This Tokyo guide will aid globe-trotting road warriors in adding a leisure element to their work travel in Japan’s capital city.
If you’re lucky enough to travel internationally for work, you should take the opportunity to explore a foreign place, especially when that place is somewhere as cool as Japan. As the center for many of the country’s main industries and a popular tourist destination, Tokyo is an awesome place to go for all kinds of travel. Covering accommodation, transportation, and, of course, the myriad of things to do in Japan’s capital, this Tokyo guide will help business travelers get the most out of their trip.
Where to stay
Bleisure travel can entail either fitting in activities between meetings or extending your stay to devote a few days to vacation. Because there’s so much to do in and around Tokyo, we would recommend the latter, in which case, you might want to leave your hotel room for a place to stay that’s closer to certain sights or a different style of accommodation.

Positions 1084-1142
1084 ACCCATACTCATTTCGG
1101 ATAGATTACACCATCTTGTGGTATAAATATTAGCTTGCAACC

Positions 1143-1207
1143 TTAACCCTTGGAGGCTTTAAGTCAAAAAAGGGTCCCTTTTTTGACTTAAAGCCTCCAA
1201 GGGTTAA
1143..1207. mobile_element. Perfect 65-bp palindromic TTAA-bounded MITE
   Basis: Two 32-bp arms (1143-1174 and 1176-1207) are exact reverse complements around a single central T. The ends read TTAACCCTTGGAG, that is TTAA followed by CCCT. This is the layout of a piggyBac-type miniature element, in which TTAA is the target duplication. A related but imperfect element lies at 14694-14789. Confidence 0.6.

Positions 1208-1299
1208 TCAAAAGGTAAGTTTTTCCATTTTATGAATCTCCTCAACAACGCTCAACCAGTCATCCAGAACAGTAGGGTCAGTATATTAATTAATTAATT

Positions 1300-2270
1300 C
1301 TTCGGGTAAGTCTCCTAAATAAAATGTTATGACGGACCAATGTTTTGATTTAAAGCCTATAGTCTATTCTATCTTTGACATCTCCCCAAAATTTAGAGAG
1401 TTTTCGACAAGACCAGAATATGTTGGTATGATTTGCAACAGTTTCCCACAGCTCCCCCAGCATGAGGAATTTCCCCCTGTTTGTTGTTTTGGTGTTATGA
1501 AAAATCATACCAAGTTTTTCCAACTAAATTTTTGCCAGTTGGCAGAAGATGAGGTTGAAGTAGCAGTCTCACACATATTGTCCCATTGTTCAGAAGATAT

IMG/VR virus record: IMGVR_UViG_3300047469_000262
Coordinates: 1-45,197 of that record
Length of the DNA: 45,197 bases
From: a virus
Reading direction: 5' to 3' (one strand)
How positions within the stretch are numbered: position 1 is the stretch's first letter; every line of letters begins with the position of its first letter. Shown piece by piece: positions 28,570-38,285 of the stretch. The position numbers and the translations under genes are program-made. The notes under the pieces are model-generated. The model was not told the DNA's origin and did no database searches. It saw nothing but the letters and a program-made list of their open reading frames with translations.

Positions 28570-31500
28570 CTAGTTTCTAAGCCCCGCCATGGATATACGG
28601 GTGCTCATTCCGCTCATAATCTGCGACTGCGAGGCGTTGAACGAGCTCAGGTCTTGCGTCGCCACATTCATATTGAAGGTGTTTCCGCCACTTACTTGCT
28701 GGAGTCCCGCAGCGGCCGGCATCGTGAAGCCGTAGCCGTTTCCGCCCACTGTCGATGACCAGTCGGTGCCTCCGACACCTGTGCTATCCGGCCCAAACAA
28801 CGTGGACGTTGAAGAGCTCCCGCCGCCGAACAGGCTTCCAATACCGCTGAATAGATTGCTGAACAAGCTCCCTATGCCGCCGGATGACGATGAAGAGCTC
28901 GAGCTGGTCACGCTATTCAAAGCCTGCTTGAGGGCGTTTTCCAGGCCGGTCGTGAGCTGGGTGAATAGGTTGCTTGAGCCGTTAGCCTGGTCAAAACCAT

For road warriors adopting a backpacker’s approach when their meetings have adjourned, we’d recommend Hostel Chapter Two Tokyo, a poshtel near the Toei Asakusa line’s namesake stop. One of Japan’s typical pod dormitories, it improves upon the style with steps for the upper bunk, solid walls to block out noise (and earplugs in case that’s not enough), and windows looking out over the Sumida River. It’s close to Nakamise Dori, one of the most charming Tokyo markets for grabbing souvenirs, as well as Sensō-ji, a Buddhist Temple.